Martyn Lawrence Bullard
Background: Design allowed the 49-year- old British decorator’s dream of living in Los Angeles to come true. With an opera singer father who toured the globe with his family, he grew up in a theatrical household where he was exposed to different forms of aesthetic expression, which would eventually be interpreted in his interiors. A design buff as a child, he was scouring the flea markets for antiques as early as the age of 12, which he later continued in LA while acting in bit parts here and there. As fate would have it, the producer of Ed Wood’s I Woke Up Early the Day I Died, in which he was performing, asked him to decorate the offices of Hollywood Film Works after having visited his colonial-style house adorned with objects from the local flea markets. He accepted, thinking he could score another acting job out of it. The day it was completed, Liz Heller, the then executive vicepresident of Capitol Records asked him to decorate the iconic Capitol Building. Style: Defined by an eclectic approach, he seeks a common thread in colour, form or beauty among pieces from different centuries, always working with his clients to create their dream interiors that will reflect their personalities. Projects: Named one of the world’s top 100 interior designers by Architectural Digest, his client list reads like a who’s who of the Hollywood, music and fashion industries: Sigourney Weaver, Edward Norton and Eva Mendes, to name a few. Although best known for his high-end residential projects, he has also designed the Colony Palms Hotel in Palm Springs, Jimmy Choo stores worldwide, Chateau Gutsch Hotel in Switzerland, The Raleigh Hotel in Miami, the Californian Hotel in Santa Barbara as well as the Four Seasons Residences in Los Angeles. www. martynlawrencebullard.com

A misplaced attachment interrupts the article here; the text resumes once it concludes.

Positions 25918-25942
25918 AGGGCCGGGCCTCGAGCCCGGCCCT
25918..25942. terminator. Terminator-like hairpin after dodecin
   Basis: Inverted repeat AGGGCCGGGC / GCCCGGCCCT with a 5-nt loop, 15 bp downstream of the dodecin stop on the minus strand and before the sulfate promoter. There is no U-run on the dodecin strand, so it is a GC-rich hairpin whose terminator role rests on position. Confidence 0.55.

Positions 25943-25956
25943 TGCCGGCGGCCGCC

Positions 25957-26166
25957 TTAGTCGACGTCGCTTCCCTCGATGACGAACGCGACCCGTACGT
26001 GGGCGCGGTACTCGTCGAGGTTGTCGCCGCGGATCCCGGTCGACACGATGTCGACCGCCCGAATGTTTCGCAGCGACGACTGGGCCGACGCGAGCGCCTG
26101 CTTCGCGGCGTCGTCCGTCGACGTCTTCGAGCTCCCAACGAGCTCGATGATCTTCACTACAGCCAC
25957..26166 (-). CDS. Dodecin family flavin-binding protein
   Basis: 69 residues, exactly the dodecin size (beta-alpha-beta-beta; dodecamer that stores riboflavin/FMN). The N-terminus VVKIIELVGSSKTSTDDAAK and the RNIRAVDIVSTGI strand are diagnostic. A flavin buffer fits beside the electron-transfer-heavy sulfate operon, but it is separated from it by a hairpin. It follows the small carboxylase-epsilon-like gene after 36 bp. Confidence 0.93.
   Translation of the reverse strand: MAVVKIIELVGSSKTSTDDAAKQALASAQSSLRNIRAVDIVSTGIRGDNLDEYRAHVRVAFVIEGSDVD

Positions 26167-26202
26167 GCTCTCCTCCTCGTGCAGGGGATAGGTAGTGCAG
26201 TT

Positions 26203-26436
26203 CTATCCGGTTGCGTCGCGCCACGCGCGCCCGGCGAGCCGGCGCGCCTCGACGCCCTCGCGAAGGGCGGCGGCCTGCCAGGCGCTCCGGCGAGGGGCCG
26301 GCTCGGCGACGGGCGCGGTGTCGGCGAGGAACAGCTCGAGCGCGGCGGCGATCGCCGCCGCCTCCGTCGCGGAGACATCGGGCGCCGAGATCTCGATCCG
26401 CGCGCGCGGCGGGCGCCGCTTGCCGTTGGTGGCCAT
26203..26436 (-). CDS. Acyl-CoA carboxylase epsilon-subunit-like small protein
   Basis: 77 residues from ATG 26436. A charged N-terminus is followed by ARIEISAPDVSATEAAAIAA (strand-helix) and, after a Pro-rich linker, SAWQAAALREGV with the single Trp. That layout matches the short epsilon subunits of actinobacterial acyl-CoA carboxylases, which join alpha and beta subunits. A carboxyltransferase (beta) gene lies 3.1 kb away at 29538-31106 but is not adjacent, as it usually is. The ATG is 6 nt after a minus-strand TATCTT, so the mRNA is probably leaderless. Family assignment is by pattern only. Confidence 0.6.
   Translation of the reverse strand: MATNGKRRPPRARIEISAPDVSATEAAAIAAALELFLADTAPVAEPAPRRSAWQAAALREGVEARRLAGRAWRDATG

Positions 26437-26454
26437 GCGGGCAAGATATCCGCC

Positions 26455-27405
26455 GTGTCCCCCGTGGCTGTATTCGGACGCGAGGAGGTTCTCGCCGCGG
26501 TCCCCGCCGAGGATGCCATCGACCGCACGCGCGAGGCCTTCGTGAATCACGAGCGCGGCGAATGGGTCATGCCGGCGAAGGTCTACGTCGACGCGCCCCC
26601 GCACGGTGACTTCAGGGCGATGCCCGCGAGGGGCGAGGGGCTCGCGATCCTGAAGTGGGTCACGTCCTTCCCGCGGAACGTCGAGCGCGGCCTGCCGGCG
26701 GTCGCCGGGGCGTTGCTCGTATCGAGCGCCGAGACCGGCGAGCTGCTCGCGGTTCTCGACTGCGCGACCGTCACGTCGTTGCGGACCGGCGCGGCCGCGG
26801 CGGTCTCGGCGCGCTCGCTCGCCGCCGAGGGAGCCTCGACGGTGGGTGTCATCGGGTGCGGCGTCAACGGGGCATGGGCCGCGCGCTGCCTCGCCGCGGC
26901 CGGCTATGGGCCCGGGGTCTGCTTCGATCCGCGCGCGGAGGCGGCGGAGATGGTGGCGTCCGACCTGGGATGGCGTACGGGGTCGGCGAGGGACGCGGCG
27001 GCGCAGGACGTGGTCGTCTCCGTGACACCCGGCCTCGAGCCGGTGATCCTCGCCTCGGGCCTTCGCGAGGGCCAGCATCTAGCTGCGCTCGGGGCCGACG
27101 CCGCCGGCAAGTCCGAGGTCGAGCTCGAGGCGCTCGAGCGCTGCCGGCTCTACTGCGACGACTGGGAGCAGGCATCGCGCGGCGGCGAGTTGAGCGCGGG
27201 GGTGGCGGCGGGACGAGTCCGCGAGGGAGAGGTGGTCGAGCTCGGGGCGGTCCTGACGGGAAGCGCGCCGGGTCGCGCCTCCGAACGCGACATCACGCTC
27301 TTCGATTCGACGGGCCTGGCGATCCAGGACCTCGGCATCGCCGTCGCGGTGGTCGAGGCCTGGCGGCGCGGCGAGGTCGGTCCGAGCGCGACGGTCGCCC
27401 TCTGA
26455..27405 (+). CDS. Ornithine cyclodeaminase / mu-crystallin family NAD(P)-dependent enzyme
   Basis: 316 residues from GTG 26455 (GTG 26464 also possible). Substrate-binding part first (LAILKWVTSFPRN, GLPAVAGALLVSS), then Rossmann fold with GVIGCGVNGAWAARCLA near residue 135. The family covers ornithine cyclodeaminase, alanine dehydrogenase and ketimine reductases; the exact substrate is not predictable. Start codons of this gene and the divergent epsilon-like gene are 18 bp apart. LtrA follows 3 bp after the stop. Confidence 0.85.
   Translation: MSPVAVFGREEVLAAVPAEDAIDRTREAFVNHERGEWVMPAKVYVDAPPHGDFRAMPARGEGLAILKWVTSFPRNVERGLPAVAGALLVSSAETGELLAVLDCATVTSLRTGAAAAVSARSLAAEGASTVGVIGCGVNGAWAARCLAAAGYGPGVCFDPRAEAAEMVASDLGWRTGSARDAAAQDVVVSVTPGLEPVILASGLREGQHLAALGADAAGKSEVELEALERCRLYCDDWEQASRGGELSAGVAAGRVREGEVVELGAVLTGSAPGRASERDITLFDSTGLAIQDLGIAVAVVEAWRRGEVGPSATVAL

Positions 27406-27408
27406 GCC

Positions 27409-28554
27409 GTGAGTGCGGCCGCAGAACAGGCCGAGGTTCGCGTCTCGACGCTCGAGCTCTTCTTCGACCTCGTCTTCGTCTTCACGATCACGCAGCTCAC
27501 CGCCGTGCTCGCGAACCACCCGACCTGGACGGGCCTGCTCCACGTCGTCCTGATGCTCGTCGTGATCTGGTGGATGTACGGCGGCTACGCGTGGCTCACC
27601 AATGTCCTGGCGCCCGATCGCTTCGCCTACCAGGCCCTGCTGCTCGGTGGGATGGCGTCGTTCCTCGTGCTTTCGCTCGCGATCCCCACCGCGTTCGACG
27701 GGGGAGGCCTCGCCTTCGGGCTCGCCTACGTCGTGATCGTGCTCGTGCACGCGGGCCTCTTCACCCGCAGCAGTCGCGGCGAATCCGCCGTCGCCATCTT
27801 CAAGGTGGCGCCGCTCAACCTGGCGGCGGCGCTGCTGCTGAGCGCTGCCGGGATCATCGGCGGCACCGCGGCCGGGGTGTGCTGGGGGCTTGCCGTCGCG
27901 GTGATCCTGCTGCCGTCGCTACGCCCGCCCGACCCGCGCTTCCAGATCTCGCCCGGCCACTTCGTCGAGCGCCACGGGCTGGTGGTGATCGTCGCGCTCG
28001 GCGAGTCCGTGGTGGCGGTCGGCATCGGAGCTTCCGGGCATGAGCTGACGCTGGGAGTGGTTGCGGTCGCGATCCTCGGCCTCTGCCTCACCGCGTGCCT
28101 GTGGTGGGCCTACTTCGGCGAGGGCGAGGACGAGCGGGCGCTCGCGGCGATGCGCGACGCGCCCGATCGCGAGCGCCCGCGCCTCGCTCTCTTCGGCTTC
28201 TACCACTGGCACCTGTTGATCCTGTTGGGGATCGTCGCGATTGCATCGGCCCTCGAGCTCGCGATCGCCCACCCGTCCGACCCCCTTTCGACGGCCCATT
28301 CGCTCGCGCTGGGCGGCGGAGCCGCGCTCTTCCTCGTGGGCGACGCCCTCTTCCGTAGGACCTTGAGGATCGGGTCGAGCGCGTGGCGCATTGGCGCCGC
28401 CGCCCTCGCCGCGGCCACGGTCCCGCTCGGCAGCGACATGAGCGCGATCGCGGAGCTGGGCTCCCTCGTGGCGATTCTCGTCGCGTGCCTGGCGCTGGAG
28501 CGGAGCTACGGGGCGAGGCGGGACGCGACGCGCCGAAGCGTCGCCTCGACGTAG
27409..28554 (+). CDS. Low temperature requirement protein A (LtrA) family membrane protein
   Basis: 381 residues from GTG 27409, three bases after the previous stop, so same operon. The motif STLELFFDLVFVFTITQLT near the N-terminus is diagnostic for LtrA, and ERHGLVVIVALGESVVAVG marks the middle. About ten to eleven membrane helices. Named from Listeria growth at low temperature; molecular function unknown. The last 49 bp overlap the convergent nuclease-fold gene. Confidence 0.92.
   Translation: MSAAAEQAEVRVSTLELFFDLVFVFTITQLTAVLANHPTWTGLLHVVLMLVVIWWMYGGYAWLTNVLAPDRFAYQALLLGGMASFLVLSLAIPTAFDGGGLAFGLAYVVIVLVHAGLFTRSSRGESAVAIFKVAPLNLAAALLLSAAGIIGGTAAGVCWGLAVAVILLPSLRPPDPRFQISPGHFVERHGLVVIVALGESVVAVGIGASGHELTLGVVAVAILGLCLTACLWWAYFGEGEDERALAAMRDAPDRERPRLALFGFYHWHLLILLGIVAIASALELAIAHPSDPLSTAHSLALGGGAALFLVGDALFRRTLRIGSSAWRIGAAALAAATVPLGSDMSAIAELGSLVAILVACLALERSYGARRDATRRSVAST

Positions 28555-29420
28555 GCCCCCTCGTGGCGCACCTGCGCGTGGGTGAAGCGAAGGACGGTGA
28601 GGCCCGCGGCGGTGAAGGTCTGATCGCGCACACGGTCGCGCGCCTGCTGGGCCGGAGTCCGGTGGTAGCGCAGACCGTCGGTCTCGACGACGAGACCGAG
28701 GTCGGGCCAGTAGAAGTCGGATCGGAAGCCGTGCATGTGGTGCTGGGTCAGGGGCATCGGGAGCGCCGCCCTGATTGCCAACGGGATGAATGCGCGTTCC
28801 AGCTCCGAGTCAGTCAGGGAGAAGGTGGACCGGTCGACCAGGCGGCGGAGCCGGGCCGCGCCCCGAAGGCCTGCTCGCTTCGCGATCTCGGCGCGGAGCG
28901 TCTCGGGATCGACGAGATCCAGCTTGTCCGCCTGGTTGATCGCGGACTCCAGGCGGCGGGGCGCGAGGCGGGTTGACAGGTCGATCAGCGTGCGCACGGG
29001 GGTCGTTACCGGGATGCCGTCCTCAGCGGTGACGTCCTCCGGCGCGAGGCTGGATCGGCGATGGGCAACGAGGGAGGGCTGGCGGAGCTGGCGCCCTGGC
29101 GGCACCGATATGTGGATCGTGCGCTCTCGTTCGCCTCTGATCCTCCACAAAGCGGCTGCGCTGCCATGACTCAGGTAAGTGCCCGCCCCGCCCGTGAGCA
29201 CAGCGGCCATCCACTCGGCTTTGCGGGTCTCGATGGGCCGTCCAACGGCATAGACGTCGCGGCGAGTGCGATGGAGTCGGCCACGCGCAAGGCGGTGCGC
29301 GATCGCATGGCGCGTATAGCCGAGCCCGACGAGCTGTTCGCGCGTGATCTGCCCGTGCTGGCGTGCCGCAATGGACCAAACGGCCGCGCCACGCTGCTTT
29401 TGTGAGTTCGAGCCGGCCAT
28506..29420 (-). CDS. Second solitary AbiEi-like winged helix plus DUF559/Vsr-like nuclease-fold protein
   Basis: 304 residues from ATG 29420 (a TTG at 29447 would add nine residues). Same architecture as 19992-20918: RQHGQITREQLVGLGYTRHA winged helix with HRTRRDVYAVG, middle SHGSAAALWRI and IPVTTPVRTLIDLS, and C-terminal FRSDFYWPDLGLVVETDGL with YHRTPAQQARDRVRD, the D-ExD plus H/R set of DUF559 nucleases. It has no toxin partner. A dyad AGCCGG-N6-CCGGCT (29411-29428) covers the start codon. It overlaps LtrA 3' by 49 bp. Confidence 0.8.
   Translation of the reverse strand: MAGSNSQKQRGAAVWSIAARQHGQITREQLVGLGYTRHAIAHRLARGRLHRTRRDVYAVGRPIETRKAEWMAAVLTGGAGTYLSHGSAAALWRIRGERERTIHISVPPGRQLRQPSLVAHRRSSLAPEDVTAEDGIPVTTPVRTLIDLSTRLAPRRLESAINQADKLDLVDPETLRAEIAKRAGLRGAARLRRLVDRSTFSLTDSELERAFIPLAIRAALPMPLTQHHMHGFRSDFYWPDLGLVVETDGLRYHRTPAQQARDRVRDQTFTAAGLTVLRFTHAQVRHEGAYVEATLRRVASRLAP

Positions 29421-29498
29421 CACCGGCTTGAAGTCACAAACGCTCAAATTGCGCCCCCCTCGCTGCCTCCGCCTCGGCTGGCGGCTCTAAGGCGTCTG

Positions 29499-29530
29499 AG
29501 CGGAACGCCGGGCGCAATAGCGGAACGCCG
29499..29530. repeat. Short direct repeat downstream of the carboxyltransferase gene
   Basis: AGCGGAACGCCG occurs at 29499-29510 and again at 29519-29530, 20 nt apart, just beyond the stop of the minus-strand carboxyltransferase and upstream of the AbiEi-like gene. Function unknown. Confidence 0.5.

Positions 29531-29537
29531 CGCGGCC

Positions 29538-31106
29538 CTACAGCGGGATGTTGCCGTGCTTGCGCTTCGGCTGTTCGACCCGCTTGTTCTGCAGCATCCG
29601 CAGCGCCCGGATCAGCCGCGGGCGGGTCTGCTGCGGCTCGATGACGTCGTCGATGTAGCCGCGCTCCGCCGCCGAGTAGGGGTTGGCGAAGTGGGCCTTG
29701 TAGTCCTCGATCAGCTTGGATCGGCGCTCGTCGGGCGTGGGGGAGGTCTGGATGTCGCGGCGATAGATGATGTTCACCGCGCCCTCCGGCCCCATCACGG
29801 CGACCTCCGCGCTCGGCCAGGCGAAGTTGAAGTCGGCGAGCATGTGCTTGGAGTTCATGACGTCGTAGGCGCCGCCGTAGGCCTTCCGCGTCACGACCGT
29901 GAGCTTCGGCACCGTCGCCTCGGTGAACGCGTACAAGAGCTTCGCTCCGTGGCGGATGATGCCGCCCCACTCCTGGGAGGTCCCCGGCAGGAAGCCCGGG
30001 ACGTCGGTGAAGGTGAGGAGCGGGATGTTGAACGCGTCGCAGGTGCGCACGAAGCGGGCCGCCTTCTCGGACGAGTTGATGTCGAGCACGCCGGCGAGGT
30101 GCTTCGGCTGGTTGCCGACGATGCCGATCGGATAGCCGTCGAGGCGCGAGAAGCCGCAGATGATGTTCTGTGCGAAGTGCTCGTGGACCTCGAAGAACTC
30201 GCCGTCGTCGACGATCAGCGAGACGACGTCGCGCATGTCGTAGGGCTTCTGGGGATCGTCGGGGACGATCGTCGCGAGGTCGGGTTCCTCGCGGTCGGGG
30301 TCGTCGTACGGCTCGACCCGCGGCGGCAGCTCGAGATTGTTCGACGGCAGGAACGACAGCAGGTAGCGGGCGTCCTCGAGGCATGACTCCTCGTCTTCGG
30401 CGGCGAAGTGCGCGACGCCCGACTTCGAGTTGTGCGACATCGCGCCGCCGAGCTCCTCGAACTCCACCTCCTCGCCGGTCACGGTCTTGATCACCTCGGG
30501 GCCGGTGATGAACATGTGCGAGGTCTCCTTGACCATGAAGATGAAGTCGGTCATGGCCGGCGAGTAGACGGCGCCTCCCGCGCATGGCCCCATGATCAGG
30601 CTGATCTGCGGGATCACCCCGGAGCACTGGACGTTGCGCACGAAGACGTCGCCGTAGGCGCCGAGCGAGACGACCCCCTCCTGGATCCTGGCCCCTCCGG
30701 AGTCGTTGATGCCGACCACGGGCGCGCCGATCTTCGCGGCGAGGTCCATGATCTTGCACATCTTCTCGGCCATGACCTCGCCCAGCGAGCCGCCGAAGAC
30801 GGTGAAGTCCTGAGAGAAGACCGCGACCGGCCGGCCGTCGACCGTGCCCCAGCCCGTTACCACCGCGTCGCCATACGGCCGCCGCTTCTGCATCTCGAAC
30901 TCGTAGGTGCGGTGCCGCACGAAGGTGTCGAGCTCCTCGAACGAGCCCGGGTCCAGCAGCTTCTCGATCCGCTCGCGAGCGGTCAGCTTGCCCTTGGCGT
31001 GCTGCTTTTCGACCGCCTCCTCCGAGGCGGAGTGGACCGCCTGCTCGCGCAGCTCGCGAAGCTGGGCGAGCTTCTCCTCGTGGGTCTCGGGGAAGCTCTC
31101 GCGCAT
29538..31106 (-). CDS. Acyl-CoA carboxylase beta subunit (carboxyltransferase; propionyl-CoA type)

“Modern luxury to me means comfort. It doesn’t mean how big your home is or how much money you spend on your interiors. It’s all about how comfortable you make it. We all work so hard, so our homes must be our sanctuaries.”
Martyn Lawrence Bullard revamped the grand Swiss Chateau Gutsch (facing page) into a luxe hotel fit for a king.